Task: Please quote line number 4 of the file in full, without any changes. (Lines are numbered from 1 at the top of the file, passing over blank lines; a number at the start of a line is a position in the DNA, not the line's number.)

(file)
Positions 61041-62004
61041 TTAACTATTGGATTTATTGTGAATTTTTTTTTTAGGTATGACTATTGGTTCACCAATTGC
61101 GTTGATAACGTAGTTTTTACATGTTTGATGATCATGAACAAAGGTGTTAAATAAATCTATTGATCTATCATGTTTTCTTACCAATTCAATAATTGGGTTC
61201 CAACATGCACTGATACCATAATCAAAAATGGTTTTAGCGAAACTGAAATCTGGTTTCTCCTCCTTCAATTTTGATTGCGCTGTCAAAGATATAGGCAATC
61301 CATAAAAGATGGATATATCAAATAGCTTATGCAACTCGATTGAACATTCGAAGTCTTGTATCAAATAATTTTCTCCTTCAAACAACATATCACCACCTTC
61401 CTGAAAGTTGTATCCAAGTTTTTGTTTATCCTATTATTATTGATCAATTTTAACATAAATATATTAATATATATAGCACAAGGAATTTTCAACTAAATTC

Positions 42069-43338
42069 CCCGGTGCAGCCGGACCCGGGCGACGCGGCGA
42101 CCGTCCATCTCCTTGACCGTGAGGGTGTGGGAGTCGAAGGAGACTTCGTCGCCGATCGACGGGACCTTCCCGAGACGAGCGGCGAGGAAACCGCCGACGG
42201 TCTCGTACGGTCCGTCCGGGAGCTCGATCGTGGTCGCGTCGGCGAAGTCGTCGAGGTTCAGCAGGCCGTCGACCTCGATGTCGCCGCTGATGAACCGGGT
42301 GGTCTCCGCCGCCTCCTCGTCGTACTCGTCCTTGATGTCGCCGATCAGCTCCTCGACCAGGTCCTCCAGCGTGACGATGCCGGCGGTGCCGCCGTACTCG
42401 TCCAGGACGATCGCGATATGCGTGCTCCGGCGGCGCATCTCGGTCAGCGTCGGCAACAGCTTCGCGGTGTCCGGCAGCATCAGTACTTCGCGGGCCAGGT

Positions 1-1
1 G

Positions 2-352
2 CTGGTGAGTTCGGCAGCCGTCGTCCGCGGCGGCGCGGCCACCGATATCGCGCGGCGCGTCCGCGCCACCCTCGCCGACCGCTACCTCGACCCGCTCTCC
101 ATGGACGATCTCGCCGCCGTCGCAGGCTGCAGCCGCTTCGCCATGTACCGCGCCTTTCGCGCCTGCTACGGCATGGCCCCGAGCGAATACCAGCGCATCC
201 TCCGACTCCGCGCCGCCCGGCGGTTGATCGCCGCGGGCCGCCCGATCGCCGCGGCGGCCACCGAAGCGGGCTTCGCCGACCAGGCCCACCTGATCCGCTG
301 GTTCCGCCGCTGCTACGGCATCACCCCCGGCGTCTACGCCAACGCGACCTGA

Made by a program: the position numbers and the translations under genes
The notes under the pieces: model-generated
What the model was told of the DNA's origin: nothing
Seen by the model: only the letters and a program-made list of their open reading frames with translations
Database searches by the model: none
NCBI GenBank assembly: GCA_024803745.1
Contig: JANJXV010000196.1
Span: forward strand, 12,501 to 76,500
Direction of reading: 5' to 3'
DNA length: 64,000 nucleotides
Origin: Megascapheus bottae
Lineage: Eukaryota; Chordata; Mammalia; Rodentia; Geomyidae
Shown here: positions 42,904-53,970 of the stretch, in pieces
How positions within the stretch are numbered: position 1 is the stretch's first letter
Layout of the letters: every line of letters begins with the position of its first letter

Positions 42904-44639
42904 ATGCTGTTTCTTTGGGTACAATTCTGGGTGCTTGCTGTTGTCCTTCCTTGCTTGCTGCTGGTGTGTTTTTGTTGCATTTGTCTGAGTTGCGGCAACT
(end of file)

61201 CAACATGCACTGATACCATAATCAAAAATGGTTTTAGCGAAACTGAAATCTGGTTTCTCCTCCTTCAATTTTGATTGCGCTGTCAAAGATATAGGCAATC